With entertainment like that, it seems the least I could do would be to support the station by listening to the commercials that pay their bills and then patronizing those businessess. Sorry, Charlie. Nothing doing. I may have been bopping and drumming to the song that just ended, but when a commercial comes on, I am gone. Out of there. Splitsville.

Too often, both our local station and the Arizona country people are playing advertisements at the same time. Like my father, I’ve come to accept and even enjoy “the sound of silence.”

Back in my college days, I used to argue about this with a friend of mine. He’d insist that radio stations are businesses, and that like any business, their sole purpose for existing is to make money. Bah humbug, I’d say. The purpose of radio is to entertain me. If a station ceases to do so, either because of its music selection or because an idiot commercial has come on, it’s adios, amigo. That’s not fair, my friend would respond. I’m receiving a service for free, while the radio station has to pay its bills. Not my problem, I’d tell him. No one is forcing the radio station to entertain me for free. The public has every right to take advantage of its largesse. If someone has dropped a quarter on the ground, why shouldn’t I pick it up?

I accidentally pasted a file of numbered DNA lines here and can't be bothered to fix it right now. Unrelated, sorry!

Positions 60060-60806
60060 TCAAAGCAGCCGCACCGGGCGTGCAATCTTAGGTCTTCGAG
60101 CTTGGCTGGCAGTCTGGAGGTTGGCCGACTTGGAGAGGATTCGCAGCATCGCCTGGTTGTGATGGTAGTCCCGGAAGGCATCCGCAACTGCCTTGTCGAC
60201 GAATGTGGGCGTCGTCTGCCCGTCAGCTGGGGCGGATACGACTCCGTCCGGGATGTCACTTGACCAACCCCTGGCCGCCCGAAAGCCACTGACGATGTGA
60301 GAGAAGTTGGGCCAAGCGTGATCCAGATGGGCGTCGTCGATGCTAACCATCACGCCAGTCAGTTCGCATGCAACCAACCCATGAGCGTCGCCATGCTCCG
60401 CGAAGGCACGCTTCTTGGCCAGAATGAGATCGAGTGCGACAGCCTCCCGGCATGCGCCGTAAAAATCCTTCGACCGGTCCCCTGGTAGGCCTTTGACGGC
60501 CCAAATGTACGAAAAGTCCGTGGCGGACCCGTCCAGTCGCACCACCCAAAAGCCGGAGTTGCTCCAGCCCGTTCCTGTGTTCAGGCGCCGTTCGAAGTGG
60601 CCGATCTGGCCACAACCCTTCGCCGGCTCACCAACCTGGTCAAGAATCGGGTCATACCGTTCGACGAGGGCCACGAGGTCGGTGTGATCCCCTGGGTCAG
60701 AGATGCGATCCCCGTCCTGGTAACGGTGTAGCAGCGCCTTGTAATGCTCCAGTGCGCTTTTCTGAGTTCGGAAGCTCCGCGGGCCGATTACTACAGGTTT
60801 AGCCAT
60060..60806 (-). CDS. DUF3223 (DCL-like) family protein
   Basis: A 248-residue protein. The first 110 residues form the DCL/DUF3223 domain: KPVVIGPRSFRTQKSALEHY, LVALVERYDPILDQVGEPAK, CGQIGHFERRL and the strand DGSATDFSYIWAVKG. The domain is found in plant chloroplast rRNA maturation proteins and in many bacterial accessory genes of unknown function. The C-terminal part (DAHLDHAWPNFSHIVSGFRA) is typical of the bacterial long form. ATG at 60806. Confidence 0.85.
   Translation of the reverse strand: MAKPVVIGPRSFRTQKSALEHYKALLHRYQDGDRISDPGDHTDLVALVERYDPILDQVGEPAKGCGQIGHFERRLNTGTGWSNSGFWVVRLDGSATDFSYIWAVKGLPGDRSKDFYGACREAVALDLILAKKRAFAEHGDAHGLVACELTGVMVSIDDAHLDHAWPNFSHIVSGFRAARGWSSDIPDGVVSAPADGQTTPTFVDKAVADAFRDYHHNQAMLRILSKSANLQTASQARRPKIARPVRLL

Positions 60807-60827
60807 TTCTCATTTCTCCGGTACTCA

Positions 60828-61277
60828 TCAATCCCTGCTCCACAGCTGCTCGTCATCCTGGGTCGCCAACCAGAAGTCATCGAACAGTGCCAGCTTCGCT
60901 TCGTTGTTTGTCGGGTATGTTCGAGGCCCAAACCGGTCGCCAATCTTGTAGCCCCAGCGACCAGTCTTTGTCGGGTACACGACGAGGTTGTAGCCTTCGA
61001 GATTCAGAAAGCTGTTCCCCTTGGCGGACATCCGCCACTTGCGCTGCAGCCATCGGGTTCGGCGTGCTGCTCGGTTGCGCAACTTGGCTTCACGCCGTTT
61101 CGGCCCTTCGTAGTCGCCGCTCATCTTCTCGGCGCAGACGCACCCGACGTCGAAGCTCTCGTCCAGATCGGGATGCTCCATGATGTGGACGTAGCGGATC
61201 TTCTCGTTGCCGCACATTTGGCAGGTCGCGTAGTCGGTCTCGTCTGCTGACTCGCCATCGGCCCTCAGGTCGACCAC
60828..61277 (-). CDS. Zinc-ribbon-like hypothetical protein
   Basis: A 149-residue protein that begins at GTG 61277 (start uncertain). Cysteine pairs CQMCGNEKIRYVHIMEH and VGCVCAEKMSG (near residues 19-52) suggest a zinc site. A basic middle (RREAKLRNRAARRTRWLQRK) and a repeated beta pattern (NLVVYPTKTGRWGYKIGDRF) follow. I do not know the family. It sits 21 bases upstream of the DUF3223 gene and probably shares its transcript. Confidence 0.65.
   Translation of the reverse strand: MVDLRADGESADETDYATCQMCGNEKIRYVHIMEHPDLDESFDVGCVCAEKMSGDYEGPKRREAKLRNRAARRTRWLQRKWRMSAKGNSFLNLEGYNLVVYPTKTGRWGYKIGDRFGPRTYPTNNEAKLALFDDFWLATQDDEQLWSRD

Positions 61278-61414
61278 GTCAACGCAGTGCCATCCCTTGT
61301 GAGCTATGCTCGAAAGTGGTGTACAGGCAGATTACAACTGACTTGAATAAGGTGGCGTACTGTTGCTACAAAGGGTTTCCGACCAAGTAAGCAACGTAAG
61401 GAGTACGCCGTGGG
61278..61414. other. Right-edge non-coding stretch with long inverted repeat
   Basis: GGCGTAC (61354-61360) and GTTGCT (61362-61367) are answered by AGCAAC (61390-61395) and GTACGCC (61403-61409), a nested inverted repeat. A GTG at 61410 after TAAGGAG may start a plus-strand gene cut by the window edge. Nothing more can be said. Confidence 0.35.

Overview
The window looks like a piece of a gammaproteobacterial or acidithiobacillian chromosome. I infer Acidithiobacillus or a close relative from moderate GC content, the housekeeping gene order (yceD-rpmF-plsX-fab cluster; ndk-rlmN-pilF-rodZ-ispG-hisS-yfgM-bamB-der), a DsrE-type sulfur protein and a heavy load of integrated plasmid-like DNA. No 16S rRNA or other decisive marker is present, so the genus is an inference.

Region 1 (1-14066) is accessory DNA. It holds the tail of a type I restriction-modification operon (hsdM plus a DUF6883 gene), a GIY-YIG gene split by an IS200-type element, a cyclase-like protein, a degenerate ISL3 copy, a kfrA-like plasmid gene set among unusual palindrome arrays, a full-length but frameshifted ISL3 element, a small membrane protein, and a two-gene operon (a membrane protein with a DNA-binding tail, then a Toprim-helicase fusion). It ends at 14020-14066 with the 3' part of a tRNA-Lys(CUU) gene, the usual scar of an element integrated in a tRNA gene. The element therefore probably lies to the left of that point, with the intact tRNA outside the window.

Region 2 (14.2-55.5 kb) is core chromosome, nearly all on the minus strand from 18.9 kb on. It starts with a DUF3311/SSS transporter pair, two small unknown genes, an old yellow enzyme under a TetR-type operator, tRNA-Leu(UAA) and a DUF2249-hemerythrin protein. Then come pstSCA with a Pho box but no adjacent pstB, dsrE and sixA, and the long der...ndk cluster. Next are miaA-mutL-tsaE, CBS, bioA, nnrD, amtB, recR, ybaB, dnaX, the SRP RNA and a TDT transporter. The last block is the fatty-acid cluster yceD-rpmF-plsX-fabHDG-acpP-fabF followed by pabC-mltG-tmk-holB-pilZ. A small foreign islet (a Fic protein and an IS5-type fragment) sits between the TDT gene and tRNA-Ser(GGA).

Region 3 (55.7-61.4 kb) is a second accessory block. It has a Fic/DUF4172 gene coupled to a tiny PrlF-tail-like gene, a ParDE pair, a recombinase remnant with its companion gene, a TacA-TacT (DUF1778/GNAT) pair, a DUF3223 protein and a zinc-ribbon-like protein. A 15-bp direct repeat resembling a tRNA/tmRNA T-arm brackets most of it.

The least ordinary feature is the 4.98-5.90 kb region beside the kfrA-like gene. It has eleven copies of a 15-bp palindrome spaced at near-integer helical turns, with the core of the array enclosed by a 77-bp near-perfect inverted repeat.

When my wife and I purchased our current car, we found that it “came with” a six-month subscription to Sirius XM radio. Thus, we discovered the world of radio by paid subscription.

The technology fascinated me. Just to think that Sirius XM could send a signal specifically to our car antenna, a signal from a satellite orbiting the earth that we could pick up but the car in front of us and the car behind us could not. Amazing!

The best thing about paid subscription radio, of course, is no commercials. Well, sort of. I’d happily sha-la-la and whoa-woah along with Sixties on 6 and Seventies on 7 in commercial-free heaven, but when we switched to the comedy channel, we found the routines constantly interrupted for commercials. Not just any commercials, mind you. Commercials for . . . ah, um, er, products of an “intimate nature.” And we were paying for this!

Well, for the first six months it was free with our new car. But after that we were paying for it. Yes, we shelled out the bucks and renewed our subscription several times. This, of course, is exactly what Sirius XM hoped we would do. Get ‘em hooked, then send ‘em the bill.

After about a year of this, we figured out that it just wasn’t worth it, particularly with the idiot commercials that interrupted our favorite stations. We could get that for free on over-the-air stations.